Be prepared for your plans to change

No travel is risk-free during COVID. Countries may further restrict travel or bring in new rules at short notice, for example due to a new COVID-19 variant. Check with your travel company or airline for any transport changes which may delay your journey home.

If you test positive while in the USA you will be required to quarantine in a private area, likely a hotel or private residence. The length of time will depend on the guidance in the state where you are residing. This applies to those under 18 as well. You may also be contacted by local authorities to advise to isolate if you were in close contact with someone else who tested positive. Any assistance for those required to isolate will depend on the local authority. You should check the CDC travel planner to verify local state guidance.

Plan ahead and make sure you:

  • can access money
  • understand what your insurance will cover
  • can make arrangements to extend your stay and be away for longer than planned

Travel in USA

Many airports in the USA have implemented safety measures designed to limit the spread of COVID-19. You should check the website of the airport you are flying into or transiting to see how these could affect you.

On 21 January 2021 President Biden signed an Executive Order requiring masks to be worn on airplanes, trains, buses and at airports.

Some states have rules in place requiring travellers from other states, with high rates of COVID-19, to quarantine for 14 days or to provide proof of a negative COVID-19 test. Before travelling you should check the websites of the relevant state governments. Further information can be found on the CDC website.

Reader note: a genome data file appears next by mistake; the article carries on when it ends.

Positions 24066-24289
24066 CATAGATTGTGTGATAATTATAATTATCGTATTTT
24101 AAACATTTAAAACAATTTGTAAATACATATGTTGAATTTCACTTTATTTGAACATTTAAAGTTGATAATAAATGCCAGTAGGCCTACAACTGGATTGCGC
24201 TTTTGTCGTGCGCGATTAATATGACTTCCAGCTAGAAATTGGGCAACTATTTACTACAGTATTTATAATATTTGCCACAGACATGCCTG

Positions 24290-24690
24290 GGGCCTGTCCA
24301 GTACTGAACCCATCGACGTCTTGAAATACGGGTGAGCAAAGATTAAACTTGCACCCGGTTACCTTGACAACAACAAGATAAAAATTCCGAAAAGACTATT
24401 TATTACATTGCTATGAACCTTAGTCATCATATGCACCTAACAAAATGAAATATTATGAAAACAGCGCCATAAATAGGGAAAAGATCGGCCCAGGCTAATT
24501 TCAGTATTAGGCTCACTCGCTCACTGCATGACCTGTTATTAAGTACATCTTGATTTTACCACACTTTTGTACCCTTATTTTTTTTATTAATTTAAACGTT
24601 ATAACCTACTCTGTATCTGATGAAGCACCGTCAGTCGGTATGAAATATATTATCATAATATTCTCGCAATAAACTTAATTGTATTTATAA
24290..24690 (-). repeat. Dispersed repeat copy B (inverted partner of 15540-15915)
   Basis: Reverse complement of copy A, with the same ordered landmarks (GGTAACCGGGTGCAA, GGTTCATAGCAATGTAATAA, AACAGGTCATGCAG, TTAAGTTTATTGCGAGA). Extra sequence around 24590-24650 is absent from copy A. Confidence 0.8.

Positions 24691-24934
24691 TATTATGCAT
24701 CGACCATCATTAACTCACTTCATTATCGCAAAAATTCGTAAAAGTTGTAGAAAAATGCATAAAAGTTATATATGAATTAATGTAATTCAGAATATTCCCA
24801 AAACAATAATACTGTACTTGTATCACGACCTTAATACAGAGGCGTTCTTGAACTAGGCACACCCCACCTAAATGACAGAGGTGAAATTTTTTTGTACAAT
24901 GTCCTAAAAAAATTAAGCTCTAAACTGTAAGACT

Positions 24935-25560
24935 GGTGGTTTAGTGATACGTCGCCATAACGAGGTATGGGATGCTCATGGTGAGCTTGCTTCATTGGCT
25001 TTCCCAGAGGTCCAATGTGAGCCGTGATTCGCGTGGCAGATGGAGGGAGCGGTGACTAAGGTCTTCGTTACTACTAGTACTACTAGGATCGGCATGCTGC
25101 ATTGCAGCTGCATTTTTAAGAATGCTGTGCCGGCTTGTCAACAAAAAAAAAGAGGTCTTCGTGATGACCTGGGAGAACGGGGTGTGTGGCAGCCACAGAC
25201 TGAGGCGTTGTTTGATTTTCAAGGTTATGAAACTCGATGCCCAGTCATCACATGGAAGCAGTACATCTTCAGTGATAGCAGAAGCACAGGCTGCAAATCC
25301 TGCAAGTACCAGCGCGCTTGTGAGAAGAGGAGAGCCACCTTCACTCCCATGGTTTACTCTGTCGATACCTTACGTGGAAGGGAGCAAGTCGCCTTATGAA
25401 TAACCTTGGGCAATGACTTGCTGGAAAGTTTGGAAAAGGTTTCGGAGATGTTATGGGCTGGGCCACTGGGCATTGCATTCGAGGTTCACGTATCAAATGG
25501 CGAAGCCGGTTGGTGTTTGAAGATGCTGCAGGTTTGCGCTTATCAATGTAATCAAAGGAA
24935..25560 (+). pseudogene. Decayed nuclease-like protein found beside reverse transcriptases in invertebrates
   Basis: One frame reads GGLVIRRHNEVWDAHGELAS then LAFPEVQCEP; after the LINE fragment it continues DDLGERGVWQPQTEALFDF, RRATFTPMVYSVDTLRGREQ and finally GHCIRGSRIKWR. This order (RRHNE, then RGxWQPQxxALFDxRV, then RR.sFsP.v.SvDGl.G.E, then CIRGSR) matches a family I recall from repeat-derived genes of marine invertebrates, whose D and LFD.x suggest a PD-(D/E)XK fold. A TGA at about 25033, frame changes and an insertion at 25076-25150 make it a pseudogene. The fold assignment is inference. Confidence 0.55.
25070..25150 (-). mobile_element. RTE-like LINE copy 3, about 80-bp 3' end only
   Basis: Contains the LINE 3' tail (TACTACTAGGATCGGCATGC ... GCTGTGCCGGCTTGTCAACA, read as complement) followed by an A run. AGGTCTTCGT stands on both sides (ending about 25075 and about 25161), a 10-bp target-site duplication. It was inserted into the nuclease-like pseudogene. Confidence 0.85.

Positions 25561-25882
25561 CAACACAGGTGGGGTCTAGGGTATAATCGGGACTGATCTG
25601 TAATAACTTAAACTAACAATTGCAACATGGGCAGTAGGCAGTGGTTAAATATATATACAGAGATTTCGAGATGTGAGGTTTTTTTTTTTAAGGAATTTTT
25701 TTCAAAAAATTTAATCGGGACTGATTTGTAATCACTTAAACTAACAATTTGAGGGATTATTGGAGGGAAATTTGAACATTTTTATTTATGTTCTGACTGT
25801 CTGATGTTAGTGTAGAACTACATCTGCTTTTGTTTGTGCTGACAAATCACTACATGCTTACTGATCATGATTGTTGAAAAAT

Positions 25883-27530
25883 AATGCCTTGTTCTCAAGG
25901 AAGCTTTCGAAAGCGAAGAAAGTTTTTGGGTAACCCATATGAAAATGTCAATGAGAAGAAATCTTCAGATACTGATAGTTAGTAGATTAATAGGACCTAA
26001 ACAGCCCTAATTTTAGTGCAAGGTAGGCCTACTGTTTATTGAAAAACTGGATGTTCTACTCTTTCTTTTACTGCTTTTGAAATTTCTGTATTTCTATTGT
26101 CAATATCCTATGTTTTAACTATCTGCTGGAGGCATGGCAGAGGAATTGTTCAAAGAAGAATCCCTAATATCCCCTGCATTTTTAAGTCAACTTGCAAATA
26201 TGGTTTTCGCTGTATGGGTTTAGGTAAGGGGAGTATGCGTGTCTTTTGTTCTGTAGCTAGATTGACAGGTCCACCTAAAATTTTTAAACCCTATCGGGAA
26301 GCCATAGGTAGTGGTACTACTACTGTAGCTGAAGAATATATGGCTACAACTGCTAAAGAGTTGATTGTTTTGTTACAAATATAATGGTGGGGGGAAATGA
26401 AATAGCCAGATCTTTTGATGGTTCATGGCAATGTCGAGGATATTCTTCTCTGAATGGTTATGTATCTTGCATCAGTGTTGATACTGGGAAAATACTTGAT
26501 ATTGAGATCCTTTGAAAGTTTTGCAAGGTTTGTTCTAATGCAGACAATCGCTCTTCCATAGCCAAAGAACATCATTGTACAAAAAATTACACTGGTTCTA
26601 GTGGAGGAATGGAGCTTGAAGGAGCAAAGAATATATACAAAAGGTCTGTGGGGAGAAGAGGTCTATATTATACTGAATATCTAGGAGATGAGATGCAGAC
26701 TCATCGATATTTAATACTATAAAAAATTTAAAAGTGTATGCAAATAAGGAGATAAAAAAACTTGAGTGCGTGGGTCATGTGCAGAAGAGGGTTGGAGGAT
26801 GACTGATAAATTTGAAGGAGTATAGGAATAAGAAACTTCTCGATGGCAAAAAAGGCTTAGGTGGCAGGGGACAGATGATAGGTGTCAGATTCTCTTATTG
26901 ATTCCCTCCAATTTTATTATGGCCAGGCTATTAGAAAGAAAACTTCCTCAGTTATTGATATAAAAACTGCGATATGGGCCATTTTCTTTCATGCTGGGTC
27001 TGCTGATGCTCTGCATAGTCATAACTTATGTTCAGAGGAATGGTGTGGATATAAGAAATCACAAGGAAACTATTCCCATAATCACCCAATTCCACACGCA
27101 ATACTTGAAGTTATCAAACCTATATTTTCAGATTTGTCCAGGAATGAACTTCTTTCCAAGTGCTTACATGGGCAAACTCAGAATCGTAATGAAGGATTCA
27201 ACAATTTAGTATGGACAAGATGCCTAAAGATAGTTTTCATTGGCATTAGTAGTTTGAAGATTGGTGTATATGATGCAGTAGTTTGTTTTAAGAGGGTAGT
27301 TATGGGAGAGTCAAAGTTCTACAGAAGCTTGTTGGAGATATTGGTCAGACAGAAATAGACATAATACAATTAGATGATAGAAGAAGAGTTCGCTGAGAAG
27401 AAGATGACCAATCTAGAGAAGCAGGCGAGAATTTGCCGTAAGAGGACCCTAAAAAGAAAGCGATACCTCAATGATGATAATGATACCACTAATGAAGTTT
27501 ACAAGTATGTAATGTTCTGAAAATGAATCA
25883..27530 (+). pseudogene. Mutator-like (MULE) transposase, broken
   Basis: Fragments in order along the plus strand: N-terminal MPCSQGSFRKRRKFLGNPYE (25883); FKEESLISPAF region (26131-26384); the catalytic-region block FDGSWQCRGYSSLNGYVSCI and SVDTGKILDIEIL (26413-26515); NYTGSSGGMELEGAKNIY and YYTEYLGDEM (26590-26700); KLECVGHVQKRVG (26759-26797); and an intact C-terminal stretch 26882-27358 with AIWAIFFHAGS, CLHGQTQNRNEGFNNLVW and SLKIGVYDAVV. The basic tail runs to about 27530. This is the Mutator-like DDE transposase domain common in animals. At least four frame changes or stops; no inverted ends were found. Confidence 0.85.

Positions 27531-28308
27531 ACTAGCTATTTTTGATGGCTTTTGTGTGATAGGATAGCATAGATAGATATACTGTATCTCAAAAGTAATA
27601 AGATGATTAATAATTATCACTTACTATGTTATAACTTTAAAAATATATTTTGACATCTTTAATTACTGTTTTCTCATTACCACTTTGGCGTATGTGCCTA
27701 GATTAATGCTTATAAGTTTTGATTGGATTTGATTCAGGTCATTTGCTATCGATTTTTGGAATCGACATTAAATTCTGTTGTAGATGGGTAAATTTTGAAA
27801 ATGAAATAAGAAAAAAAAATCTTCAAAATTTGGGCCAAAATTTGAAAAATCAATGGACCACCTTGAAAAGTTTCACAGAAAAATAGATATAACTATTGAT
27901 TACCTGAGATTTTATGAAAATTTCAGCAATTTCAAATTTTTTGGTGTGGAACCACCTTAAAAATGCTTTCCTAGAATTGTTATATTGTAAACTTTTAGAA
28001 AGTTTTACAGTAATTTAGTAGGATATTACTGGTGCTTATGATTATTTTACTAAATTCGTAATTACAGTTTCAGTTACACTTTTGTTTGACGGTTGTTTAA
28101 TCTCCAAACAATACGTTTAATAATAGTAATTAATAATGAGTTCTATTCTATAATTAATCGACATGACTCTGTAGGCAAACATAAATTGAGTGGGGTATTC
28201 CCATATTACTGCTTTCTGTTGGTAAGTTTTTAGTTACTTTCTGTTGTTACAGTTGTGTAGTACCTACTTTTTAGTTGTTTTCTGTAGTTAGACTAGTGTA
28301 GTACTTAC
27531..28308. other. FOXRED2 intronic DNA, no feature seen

A number of US states have mandated the use of masks and face coverings while in public. These will vary from state to state. You should consult the website of the state to which you are travelling. Contact details are found on the US.GOV site .

Further restrictions will vary locally with some states relaxing lockdown procedures while others are pausing or reversing their re-openings.

Penalties for breaches of regulations will vary between each state and may sometimes vary in different areas in the same state.

Accommodation

Hotels are re-opening across the USA but will be operating at capacities dictated by local rules and regulations.

Public places and services

Local regulations on shops, restaurants, bars, beaches and other leisure activities may be following measures designed to limit the spread of COVID-19. Some may require proof of vaccination. You should be aware that public places likely to attract large crowds may be closed at short notice. You should follow local media and any guidance issued by local authorities.

On 9 September 2021 President Biden announced details of a 6-pronged national COVID-19 action plan. This includes requiring all employers with over 100 employees to ensure their workers are vaccinated or tested weekly. You can find details and requirements of the White House COVID-19 plan on the White House website.